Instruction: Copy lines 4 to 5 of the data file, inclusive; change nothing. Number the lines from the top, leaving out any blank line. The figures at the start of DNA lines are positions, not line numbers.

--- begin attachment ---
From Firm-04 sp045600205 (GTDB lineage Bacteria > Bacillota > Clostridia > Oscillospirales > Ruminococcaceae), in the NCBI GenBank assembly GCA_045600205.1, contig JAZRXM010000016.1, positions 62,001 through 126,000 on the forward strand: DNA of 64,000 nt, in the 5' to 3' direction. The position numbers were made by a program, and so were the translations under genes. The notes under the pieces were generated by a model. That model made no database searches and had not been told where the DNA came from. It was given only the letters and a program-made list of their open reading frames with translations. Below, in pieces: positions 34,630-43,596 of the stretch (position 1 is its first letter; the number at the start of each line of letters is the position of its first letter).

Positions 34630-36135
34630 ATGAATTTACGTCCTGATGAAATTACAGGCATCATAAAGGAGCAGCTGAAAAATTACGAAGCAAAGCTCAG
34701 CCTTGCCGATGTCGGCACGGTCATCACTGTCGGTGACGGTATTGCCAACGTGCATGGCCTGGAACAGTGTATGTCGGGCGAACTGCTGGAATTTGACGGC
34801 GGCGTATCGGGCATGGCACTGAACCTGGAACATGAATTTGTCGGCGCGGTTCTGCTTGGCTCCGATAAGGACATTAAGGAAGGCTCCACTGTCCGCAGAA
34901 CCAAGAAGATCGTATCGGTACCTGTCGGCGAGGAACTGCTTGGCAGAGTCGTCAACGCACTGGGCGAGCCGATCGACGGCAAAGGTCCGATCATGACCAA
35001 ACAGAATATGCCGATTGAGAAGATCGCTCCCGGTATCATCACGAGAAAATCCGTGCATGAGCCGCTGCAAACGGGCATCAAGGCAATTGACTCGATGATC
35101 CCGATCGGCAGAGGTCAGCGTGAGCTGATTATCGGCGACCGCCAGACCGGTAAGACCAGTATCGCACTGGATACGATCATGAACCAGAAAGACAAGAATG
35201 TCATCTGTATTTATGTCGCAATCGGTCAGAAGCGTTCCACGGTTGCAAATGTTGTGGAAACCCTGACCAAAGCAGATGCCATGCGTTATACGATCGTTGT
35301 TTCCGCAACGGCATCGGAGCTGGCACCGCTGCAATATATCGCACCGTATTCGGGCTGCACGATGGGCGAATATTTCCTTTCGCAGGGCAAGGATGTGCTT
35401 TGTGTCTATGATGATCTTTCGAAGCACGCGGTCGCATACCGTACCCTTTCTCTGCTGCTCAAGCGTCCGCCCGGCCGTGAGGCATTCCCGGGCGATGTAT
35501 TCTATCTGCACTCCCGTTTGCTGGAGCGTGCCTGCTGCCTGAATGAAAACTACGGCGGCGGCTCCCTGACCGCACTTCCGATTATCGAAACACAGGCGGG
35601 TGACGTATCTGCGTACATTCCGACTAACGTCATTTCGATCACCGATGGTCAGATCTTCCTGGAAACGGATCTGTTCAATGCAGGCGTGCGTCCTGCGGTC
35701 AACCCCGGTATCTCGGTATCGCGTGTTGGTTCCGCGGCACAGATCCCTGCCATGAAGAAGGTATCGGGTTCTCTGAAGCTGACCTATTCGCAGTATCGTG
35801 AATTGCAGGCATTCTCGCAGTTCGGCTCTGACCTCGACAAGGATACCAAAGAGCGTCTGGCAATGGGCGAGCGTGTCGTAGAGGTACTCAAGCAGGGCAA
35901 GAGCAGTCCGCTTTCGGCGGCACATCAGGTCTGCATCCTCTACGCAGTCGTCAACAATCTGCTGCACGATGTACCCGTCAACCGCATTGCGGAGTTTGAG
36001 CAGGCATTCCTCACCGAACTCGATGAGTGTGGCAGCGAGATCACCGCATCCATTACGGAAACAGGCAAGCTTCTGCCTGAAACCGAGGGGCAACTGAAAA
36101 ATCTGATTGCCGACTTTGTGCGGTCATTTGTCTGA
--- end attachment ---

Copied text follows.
34701 CCTTGCCGATGTCGGCACGGTCATCACTGTCGGTGACGGTATTGCCAACGTGCATGGCCTGGAACAGTGTATGTCGGGCGAACTGCTGGAATTTGACGGC
34801 GGCGTATCGGGCATGGCACTGAACCTGGAACATGAATTTGTCGGCGCGGTTCTGCTTGGCTCCGATAAGGACATTAAGGAAGGCTCCACTGTCCGCAGAA